Panama Faces Sexual Violence: Authorities in the Spotlight

complaints of sexual violence point to the Panamanian authorities

A 26-year-old Haitian woman, accompanied by her husband and eight-month-old son, stepped off a boat in Lajas Blancas, one of the first Panamanian municipalities after crossing the Darién Gap on the border with Colombia. She thought the nightmare was over, but it was only beginning. A man in a ski mask assaulted her and her family, stealing their money and documents and raping her in front of them. This October 2021 incident was confirmed by a medical examination conducted by Doctors Without Borders (MSF).

The story is not unique. The United Nations recently released a report claiming that migrants crossing the Darién Jungle are subjected to human trafficking, prostitution, and sexual abuse by criminal organizations, as well as sexual violence by Panamanian authorities. The report claimed that the Migrant Reception Stations (ERM) are run by the National Immigration Service and the National Border Service (Senafront) of Panama, and are characterized by deprivation of liberty and “deplorable” conditions. The Panamanian government denied the accusations, citing the lack of complaints against the authorities.

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The Darién Jungle has been described as “hell on earth” by many migrants, who often risk their lives in pursuit of a better future. Upon arrival in Panama, the border authorities transfer the migrants to the Migrant Reception Stations. The facilities are deficient and lack basic amenities such as drinking water, and food is often limited due to the deliberate action of the authorities. The migrants are then organized by a private company and transported to the border with Costa Rica, at a cost of 40 dollars, which many cannot afford. This has allegedly led to officials requesting sexual exchanges in exchange for transportation, with the promise of allowing them to continue their journey.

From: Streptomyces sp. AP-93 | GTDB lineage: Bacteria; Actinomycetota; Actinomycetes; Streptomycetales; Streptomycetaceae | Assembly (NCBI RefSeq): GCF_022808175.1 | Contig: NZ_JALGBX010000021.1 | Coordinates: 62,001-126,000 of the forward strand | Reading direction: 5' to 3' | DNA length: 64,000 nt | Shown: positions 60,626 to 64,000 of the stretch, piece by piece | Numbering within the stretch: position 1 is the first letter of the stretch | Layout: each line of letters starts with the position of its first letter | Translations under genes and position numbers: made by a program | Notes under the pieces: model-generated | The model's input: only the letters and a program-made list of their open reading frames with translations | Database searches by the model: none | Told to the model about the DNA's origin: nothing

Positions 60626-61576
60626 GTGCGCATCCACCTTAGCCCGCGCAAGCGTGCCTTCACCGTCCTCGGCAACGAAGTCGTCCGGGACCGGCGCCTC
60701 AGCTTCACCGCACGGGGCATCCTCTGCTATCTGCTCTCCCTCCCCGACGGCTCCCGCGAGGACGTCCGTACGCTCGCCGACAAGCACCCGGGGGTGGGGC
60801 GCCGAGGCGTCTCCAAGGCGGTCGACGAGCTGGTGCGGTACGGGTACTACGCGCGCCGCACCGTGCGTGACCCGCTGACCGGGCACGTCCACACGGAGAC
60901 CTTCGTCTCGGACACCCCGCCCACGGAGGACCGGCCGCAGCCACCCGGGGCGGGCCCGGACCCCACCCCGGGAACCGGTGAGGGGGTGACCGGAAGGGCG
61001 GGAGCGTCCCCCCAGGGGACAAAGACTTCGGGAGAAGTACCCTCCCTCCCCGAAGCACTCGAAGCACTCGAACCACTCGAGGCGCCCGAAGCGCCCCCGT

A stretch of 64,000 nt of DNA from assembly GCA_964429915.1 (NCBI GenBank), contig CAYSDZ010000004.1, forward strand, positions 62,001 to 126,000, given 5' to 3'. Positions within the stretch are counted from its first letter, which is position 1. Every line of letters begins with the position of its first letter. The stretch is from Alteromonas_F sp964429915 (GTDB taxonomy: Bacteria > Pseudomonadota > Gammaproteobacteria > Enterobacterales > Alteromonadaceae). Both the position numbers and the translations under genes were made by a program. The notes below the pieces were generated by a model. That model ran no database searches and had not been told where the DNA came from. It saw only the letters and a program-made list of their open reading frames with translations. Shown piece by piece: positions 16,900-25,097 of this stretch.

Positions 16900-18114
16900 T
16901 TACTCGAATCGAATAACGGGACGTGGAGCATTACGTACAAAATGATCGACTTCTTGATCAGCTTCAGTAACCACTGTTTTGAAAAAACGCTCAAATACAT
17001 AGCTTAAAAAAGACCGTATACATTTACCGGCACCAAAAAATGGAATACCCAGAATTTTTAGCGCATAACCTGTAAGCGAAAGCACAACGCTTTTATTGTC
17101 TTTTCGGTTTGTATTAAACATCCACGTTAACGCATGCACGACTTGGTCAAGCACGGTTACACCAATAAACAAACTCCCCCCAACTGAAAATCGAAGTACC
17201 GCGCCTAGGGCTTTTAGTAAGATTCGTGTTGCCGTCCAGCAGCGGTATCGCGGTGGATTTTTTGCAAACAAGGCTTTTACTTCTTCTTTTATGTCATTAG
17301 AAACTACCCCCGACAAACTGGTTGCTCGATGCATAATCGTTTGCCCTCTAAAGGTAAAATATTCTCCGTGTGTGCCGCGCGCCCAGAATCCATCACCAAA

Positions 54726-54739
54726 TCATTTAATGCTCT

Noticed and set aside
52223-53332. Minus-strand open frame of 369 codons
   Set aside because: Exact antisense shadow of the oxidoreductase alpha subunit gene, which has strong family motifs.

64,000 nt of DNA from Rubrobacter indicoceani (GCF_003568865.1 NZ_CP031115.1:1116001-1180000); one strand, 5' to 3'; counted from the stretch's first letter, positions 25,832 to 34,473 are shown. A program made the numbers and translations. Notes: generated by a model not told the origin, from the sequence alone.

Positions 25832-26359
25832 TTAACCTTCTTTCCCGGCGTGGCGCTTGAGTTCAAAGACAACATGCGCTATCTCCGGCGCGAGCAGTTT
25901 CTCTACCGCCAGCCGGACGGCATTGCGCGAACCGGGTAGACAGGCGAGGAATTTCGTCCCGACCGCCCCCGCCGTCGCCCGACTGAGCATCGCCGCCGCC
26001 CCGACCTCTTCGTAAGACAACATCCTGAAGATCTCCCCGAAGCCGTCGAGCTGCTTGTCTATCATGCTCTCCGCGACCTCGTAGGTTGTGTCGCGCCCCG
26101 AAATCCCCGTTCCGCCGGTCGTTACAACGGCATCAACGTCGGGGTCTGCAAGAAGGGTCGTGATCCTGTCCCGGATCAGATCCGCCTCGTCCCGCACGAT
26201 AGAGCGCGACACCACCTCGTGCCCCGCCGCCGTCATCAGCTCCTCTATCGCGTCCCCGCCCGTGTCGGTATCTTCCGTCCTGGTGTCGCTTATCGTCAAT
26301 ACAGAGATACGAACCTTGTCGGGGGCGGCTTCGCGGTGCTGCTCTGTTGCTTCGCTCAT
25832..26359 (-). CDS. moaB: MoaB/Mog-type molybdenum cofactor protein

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The UN rapporteurship has declared that migrants are not allowed to leave the centers and the only way to continue the journey is to get on the bus, making them particularly vulnerable to abuse. The Panamanian Minister of Public Security, Juan Manuel Pino, has denied the accusations, but the UN document states that migrants who request information about the Ombudsman’s Office to file a complaint have allegedly been subjected to physical and verbal abuse by SNM and SENAFRONT agents.

The situation of migrants in general and migrant women in particular is very worrying on this route. They are subjected to criminal violence for the fact of being migrants and also for being women. In 2021, more than 300 cases of sexual abuse against women were registered and, in 2022, Doctors Without Borders (MSF) received 39,507 migrants for medical and nursing consultations and registered at least 2,600 clinical psychology consultations, 70% of which were people who arrived for consultation after violence-related events.

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The prevalence of gender violence against migrant women, particularly those of African descent and Haitian origin, is a reality. They are subjected to disappearances, rapes, intimidation, and threats by non-state armed agents, and survivors face obstacles in accessing justice and resources, psychosocial and health care, and reparation. Total vulnerability in that jungle is a reality for many, and the justice and reparation systems are practically inaccessible. This is a humanitarian crisis that has become a gender crisis.


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